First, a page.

My reading hiatus ended! It seems I’ve had a book in my hand every free minute since my last post, usually in the evening or early in the morning before the day really swings into action. Living with only an antenna for television means no 24 hours news or reruns of movies on the weekends. It takes about 2 minutes to surf through the channels, several of which are repeats. And “new” porch furniture (see the picture) that was a birthday gift from my parents has been enticing me to take afternoon breaks as well.
It’s all been fiction and somewhat fluffy fiction at that: I finished up the Camel Club series with Hell’s Corner, the best of the series in my opinion. And I found several of the Elm Creek Quilters books in my cupboard: The Aloha Quilt, A Quilter’s Holiday and The Lost Quilter. The first two came from my mother so I read through them in order to return them when she visited. They were good stories with easy to like characters. But, I was surprised at the intensity of The Lost Quilter. It was a companion to The Union Quilters that I read earlier this year, set during the Civil War and featuring ancestors of the contemporary Elm Creek characters. The book presented a powerful portrait of slavery told from the slave’s point of view. Chiaverini does not hold back with her descriptions of the violence visited on the slaves. But even more compelling was the way she described the capriciousness of the owners in their treatment of these human beings.
Today, I finished The Owl & Moon Cafe by Jo-Ann Mapson. It is a family story: four generations of women working together at a small restaurant near Monterey. It was somewhat typical but the character of the youngest Moon woman, twelve-year-old Lindsay, gave it a fresh voice. I’ll look for more Mapson at the library.
My mother even commented on the “fluffiness” of my reading of late. I guess I do have a reputation for reading pretty serious stuff. And, I suppose I will get back to it: all that Ivan Doig and Wendell Berry I wrote about is still there. But for now, I’m happy to sink into a good story. I was considering Carl Sagan’s The Dragons of Eden. Lindsay from The Owl & Moon Cafe has something of a crush on Carl Sagan and is always reading this book. I have a copy and considered it as potential reading material earlier this year. Perhaps it is a sign that now is the time.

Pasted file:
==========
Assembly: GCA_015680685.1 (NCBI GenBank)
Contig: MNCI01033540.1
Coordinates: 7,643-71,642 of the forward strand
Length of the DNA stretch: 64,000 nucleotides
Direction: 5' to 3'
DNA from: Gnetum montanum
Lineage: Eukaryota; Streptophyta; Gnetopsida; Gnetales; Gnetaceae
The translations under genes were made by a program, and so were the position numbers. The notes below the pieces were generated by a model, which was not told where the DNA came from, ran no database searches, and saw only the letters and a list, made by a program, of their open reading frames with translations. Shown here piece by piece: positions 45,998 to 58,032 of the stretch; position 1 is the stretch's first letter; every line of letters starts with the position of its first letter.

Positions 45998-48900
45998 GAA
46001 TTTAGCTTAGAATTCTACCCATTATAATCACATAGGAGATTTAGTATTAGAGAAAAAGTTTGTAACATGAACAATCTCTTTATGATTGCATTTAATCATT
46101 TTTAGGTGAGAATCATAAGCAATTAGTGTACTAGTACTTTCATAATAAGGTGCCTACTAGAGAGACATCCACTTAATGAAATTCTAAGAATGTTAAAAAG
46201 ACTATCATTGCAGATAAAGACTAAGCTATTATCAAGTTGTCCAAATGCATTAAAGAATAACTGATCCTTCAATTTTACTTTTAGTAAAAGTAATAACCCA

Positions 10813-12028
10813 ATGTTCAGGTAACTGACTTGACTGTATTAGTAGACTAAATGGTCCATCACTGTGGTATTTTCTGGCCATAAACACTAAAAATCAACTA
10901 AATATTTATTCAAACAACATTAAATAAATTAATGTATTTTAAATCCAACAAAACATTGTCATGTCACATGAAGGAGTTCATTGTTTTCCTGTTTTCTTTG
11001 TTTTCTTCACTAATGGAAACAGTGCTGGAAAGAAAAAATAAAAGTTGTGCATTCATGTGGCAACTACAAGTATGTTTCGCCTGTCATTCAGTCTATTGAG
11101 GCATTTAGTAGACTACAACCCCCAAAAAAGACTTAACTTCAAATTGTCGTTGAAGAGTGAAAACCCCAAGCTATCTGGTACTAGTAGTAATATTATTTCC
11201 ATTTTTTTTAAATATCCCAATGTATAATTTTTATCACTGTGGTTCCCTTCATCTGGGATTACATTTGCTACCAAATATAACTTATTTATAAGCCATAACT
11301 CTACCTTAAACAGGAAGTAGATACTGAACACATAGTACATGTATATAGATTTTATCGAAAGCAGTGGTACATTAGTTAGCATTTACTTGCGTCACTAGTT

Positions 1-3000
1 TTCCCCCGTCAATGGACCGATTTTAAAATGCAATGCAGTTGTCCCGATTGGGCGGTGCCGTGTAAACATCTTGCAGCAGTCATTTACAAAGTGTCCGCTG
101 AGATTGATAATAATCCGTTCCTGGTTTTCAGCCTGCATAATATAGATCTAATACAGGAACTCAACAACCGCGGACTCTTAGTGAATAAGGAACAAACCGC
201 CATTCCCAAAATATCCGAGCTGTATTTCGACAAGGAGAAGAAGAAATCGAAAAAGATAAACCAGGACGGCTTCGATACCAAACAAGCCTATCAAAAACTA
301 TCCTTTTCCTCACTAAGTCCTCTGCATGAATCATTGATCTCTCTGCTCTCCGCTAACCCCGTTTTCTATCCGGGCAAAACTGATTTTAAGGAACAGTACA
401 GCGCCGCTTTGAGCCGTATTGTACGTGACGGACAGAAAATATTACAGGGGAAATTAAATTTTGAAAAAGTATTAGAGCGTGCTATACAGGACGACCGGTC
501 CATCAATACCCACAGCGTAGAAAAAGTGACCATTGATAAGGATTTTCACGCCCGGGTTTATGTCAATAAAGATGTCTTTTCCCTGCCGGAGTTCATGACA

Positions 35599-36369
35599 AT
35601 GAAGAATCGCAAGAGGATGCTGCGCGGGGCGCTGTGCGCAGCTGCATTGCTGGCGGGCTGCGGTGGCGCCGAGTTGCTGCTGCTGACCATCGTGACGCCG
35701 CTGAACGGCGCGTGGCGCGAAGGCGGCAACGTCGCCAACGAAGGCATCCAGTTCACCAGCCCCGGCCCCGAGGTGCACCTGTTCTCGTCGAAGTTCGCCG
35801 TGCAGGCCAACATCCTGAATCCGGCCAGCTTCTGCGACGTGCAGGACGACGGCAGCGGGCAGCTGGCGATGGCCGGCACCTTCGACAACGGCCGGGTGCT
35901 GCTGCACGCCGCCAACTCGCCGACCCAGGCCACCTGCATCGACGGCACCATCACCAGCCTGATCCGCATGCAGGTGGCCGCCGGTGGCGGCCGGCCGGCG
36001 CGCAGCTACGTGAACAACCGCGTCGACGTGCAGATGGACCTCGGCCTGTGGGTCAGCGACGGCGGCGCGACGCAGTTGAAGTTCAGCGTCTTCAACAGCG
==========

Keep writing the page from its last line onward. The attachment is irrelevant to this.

I also need to dig into Reality is Broken by Jane McGonigal since I’ll be leading a book study this summer. It’s on the Kindle. Everything in the above list has been analog and I know there’s lots of interesting stuff on the Kindle and the Nook. I get the Kindle and Nook Daily Deals as well as several emails with free Kindle books. It’s so easy to buy them that I have really lost track of what’s there. I also had the opportunity to hear Diane Ravitch speak at a conference at the end of April and several of her books are sitting on the shelf as well.
But, I just pulled Any Human Heart by William Boyd off the shelf as the next candidate. And I bought several of Bernard Cornwell’s Arthur books at the book exchange when I turned in my Diane Gabaldon books and they are calling to me. I really didn’t like The Outlanders so decided to turn in the whole series for credit to get some books that I knew I would like.
Aah…the life of a reader…always seemingly infinite possibilities!